5 Things to know about Taiwan. It’s an exciting destination.
5 things to Know about Taiwan……
There are 5 things I didn’t know about Taiwan. In fact there is probably a whole lot more than 5 things I didn’t know before I visited, but lets just start with 5.
To be perfectly honest, I never really considered going to Taiwan because I knew nothing about it nor did I know anyone that had been. All I knew was that “Made in Taiwan” was written on nearly every label, clothing or plastic item, when I was a kid. That was swiftly overtaken by China and Bangladesh and Taiwan faded into obscurity, or so I thought. Apparently the Taiwanese have gone on to make more of a splash in Electronics, as well as cutting edge sports fibres and innovative food since I last took notice.
To start and these AREN’T included in the 5 things, Taiwan has been in the news in the last weeks. First and most importantly because the Parliament is currently debating same sex marriage and the prospects look positive. Taiwan has been brought into the world limelight recently by Donald Trump, who exchanged niceties in a phone call after his election. China considers Taiwan to be it’s property, most other countries will not engage in conversations with Taiwan whose president who is incidently a woman, Tsai Ing-wen
I was guest of the Taiwan Tourist Bureau and I was offered a chance to attend the Taiwan Culinary Exhibition this year in Taipei on August 5-8, 2016. I love food shows and I’d just been to the Fancy food show in New York. That’s the food show I always wanted to go to and it was immense, so I was very eager to see what the Taiwanese one was like. The theme was “eat locally, and savour seasonally” I hadn’t expected that. But it was a big colourful exciting exhibition.
There was a quirky opening ceremony that included jugglers in chef uniforms, plate spinning and a couple of TV presenters that would be great on a game show. It was on Taiwanese TV of course and had so much colour and enthusiasm that it put New York’s dry steadfast opening night speeches to shame. So the exhibition started with a bang and continued that way, they just love to make noise. There was no ignoring the Taiwanese love of a microphone, megaphone and even walking voice amplification speakers on guides. Phew, I need new ears. Chefs from all over Taiwan’s many regions and provinces showcased local dishes, even indigenous aboriginal foods, (yes, there are indigenous peoples!). Naturally there was an abundance of food to eat, and this is where they put all other food shows to shame. The food was amazing- not just bird like samples but whole sections of the hall dedicated to snacks, noodles, soups , dumplings, sweets of all kinds. You do not normally see so many people eating an a Food Show.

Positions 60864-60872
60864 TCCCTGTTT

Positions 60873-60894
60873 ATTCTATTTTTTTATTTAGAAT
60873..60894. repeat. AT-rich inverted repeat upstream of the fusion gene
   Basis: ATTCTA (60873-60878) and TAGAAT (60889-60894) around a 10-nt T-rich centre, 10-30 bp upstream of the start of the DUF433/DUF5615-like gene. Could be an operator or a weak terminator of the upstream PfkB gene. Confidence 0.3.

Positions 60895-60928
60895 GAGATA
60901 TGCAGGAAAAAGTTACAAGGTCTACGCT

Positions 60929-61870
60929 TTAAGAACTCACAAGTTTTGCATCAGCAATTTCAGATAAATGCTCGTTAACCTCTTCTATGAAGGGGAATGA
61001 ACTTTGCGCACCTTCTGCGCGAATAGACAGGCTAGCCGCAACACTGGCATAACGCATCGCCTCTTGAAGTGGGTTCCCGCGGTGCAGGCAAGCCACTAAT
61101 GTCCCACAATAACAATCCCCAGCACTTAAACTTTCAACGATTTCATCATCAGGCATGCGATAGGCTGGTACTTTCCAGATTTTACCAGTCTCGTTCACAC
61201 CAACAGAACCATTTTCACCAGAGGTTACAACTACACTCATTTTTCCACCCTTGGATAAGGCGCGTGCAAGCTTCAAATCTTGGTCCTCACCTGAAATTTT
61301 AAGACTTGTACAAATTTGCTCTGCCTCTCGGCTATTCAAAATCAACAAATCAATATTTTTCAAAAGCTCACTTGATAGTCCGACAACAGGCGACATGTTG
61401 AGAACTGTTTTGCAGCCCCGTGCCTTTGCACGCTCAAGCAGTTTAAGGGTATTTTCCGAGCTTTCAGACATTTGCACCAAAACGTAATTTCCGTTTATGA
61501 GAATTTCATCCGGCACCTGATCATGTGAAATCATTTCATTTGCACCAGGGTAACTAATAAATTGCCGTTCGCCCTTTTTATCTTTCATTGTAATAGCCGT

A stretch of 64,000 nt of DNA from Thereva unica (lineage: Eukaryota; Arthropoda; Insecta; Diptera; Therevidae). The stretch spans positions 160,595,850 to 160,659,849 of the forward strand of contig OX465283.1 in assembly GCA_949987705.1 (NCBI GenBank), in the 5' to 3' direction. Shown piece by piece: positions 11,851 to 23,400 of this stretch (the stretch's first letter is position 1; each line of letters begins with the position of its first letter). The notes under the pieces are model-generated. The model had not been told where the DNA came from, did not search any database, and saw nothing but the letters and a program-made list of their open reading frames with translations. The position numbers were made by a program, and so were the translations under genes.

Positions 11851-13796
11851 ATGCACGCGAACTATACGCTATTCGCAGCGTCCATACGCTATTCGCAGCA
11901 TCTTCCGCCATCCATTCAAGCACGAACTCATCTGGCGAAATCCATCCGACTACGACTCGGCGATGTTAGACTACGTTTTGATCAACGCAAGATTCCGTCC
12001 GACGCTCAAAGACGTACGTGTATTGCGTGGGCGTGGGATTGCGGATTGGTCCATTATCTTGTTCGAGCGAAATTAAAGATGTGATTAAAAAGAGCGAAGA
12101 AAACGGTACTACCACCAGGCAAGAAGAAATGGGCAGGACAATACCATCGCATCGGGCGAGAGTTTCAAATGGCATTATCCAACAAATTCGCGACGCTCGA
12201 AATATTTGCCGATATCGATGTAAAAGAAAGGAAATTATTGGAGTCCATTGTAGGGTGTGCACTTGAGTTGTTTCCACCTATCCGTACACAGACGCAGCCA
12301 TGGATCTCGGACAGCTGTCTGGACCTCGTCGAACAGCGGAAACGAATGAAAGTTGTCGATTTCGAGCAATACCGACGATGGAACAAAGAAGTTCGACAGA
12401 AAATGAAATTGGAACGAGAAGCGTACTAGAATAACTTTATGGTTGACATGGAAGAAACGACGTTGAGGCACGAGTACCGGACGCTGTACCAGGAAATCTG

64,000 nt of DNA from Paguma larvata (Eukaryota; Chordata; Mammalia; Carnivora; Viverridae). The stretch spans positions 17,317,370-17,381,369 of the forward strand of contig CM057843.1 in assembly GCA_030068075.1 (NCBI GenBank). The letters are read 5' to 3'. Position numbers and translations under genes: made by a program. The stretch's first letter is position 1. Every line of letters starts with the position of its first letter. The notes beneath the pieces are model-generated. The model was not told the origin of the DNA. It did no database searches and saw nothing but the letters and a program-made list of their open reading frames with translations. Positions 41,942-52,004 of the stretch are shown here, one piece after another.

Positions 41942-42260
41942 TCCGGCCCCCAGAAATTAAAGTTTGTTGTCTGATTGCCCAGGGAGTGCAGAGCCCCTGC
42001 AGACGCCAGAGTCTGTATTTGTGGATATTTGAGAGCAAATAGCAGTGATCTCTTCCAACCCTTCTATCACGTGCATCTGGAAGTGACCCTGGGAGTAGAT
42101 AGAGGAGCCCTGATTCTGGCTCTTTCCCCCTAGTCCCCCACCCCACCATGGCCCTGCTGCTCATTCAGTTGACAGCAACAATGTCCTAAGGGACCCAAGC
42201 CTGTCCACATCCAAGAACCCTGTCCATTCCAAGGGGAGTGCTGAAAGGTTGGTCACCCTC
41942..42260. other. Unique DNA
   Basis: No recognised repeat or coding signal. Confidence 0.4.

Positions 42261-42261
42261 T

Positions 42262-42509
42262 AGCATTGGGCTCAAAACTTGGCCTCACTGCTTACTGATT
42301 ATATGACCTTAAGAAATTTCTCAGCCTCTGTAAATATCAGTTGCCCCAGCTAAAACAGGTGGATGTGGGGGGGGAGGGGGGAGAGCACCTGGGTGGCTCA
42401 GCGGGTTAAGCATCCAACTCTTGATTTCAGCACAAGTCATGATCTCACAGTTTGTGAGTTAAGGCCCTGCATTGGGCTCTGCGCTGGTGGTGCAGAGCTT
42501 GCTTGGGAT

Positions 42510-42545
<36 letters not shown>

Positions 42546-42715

What you do see though are chefs competitions and cooking demonstrations and there were plenty of those.
Work uniforms based on indigenous dress.
There was a huge press presence and as foreign media, we were asked to join in and interview the Minister for Food and Tourism. There was media from Japan, China and the rest were a handful of English speaking food media, just like me. There were lots of questions and excited chatter in Chinese before all the attention was suddenly on my side of the room. An interpreter was supplied and the minister and I had an interesting conversation about the direction of Taiwan’s food and beverage industry. Well as much of a conversation a you can have in 10 minutes with an interpreter. It was quite the experience and I am sure I was red in the face for the entire time the cameras flashed and the questions were interpreted answered and then bounced back to me.
Below the Minister at the press conference for foreign media
So what are the 5 things to know about Taiwan?
Taiwan was voted by CNN readers as their number one culinary destination, and its cuisine was listed by U.S. based financial website Business Insider as one of the most compelling reasons to visit Taiwan. It is also considered to be one of the safest places in the world for women to travel!
1. Taiwan is a Food Travellers dream
Food and religion are intertwined here. Or is food the only religion?.
Every place you go in Taiwan there is food you want to eat markets to restaurants and even hotels, the food is exceptional. Taiwanese have an adventurous sense of fun when it comes to combining and inventing new foods. You can experience most of these at night markets all around the country. There is a night market somewhere in any town or village you visit and most people eat out at night at the markets because food is cheap and did I say extremely abundant?